Monday, March 24, 2008

The Practical, Organizational Relevance of Resurrection

In a workshop with Paul Borden last year, someone asked him, “You are a natural leader in starting new churches. What is the main thing you look for in selecting new pastors?” Borden responded, “An Orthodox faith, a vivid belief in the Trinity, and of course, a sure faith in the resurrection.”

Don’t you find that an amazing response? I thought Borden would say something managerial, “an entrepreneurial spirit,” something like that. Or, I thought he might cite some psychological configuration or organizational expertise in the pastor. No. Borden demands theology, faith in resurrection.

It really makes a huge difference as we go about reaching a new generation of Christians, starting new churches, energizing established congregations, making disciples (our Conference priorities), if Jesus Christ has risen from the dead. If Easter is not true, then why bother?
Since Jesus Christ is raised, let loose, invading a world, returning to the very people who betrayed him, then we work not alone. The risen Christ goes before us. We serve a God who lives to raise the dead--even us. Therefore, we work with hope--not hope in ourselves and our efforts, but with hope in Christ.

A couple of years ago, a District Superintendent paid me one of the greatest compliments I’ve ever received. He had told a pastor of our interest to move him to a different church. “I can’t do this,” responded the pastor. “That church is dead. It’s been dying for years and now I hear it’s really dead.” The DS replied, “I’ll tell the Bishop but let me warn you, this guy really believes that Easter is true. To tell him a pastor or a church is dead means nothing to him. He just sees death as an opportunity to see what Jesus can do.”

Will Willimon

14 comments:

Rev. Michael R. Bartley said...

Will

I must thank you for this commentary. It is very nice in a church that is constantly fearful that she is dying to hear one of her Bishop say that death is not the end of the story. I hope you are using your position to push and drag the Council of Bishop. I have to tell you in the past fifteen years I have grown tired of hearing the latest technique published in a Cokesbury book being totted as our savior. Thanks for saying simply that our hope is in Jesus not some technique. Please, please, please fight hard for us.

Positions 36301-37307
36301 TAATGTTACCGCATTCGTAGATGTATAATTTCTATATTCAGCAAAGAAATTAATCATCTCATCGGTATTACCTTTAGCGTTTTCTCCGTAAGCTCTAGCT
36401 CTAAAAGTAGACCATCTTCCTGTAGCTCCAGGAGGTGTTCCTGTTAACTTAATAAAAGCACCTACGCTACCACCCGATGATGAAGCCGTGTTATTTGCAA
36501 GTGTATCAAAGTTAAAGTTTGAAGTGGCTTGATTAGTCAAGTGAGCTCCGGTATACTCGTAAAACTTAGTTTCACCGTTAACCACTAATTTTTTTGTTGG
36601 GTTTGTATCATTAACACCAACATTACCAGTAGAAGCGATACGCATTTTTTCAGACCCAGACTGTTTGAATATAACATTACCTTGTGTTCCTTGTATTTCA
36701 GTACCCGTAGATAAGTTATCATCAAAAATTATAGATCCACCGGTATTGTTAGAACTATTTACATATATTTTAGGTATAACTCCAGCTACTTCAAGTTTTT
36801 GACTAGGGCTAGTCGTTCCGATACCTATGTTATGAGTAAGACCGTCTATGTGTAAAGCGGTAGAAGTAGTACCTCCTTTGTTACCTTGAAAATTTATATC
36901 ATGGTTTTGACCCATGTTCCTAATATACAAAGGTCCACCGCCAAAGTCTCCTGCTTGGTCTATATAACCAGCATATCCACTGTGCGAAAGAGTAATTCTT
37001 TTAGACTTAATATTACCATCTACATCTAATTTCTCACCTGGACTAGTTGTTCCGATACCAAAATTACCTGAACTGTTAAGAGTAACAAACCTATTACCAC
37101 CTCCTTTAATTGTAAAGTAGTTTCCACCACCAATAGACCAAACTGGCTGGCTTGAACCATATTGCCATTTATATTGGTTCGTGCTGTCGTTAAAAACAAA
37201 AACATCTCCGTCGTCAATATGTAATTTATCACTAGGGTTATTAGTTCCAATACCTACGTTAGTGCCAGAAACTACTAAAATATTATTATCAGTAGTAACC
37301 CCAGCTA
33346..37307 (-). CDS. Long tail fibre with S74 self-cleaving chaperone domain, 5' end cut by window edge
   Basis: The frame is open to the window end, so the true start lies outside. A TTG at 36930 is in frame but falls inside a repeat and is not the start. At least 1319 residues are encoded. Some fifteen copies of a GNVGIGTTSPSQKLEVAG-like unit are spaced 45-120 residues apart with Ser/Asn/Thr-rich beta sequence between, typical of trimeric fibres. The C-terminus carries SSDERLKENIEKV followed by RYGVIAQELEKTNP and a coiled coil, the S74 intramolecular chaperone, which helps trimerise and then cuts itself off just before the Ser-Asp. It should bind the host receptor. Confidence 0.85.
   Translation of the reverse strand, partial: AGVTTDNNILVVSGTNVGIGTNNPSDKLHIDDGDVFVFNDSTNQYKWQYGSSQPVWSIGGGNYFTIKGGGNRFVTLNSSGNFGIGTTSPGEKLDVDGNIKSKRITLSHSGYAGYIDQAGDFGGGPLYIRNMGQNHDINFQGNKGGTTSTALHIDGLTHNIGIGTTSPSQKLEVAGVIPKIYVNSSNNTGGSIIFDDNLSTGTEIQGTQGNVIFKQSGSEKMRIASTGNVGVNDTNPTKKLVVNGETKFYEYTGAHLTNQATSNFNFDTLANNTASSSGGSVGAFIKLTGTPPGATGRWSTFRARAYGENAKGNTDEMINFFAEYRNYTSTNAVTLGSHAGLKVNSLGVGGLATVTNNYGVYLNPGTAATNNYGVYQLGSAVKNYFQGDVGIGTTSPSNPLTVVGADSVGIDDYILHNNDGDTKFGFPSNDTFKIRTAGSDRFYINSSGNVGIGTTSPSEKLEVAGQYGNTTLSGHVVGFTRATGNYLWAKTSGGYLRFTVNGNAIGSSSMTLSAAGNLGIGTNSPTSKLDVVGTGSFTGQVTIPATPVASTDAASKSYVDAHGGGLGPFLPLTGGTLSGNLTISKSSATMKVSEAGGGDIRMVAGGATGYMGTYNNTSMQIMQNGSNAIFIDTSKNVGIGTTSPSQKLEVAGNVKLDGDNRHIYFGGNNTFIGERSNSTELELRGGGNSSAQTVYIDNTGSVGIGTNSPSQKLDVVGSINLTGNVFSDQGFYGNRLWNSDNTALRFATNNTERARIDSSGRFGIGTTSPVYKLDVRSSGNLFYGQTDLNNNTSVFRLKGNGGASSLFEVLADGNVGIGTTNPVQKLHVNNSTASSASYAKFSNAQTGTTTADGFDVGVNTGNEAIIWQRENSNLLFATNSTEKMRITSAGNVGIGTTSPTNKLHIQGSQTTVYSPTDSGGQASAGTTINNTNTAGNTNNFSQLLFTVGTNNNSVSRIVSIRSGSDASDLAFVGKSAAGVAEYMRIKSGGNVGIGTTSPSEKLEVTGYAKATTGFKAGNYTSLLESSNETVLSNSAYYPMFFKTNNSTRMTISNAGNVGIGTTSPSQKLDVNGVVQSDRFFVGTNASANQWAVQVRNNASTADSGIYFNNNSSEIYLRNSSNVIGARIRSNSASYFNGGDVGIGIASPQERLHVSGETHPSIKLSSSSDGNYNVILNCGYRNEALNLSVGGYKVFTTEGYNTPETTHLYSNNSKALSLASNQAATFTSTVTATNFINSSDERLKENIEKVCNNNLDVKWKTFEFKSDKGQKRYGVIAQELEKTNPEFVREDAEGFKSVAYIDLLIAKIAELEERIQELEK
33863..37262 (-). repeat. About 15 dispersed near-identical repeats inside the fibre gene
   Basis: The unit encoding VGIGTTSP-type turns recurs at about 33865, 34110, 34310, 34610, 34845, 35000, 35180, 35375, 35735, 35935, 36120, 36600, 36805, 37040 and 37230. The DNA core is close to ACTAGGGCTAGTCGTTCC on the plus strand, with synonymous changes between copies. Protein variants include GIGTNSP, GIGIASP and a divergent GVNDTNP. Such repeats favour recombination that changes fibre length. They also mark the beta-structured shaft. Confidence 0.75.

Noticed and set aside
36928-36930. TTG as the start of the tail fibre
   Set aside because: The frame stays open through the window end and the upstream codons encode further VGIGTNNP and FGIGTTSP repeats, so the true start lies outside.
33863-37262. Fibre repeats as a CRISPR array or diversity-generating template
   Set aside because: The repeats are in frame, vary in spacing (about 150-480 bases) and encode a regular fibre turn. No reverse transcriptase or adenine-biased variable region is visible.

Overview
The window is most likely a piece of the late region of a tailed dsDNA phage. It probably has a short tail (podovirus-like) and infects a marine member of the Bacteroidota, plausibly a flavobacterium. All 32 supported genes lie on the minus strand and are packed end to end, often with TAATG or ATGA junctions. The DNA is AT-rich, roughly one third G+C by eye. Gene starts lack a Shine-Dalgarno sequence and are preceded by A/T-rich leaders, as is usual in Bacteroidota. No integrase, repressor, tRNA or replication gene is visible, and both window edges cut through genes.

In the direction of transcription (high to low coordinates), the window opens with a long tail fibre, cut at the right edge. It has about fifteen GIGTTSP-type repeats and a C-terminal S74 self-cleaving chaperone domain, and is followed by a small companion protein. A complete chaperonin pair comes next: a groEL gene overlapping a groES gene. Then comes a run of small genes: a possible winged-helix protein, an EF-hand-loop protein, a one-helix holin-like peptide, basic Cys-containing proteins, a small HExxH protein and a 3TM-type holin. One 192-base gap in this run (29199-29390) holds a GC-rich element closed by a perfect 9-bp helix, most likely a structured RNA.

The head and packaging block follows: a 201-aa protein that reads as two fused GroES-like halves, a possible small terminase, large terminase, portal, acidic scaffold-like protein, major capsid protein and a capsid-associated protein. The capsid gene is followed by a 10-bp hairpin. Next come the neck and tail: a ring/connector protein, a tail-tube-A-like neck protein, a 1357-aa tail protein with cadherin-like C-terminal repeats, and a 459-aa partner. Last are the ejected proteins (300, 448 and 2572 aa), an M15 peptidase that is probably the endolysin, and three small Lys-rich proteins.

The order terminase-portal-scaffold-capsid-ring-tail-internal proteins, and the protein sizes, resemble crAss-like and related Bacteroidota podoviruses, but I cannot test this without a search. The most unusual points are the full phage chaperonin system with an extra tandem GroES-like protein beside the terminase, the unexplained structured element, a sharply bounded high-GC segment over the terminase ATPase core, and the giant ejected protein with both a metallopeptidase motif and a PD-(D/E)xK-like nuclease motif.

Craig L. Adams said...

This is actually an encouraging word. I think that, generally speaking, as a denomination the UMC is looking to administrative solutions. And, there is a strong tendency to elevate administrators and managers, not preachers or theologians, to positions of leadership.

I'm not absolutely sure why. It may be that people feel that we are all so divided theologically that only an administrative approach can work for everyone, and only administrators can provide leadership acceptable to all.

Bob B said...

I find it sad that we find Borden's response amazing. Any structure or method, ranging from anarchy to tyranny, which is touted as the latest greatest in church building, ministry or renewal, will fail without the immersion in and submission to resurrection power. This is not a high minded heavenly notion, but merely a lesson learned through participating in good ideas that failed because of reliance on human efforts alone, and ridiculous ill planned dreams that were fulfilled by the power of the
Spirit only because there was no other way for them to work.
I appreciate the reminder for those of us who sometimes forget what is the main thing.

Pastor Chris Roberts said...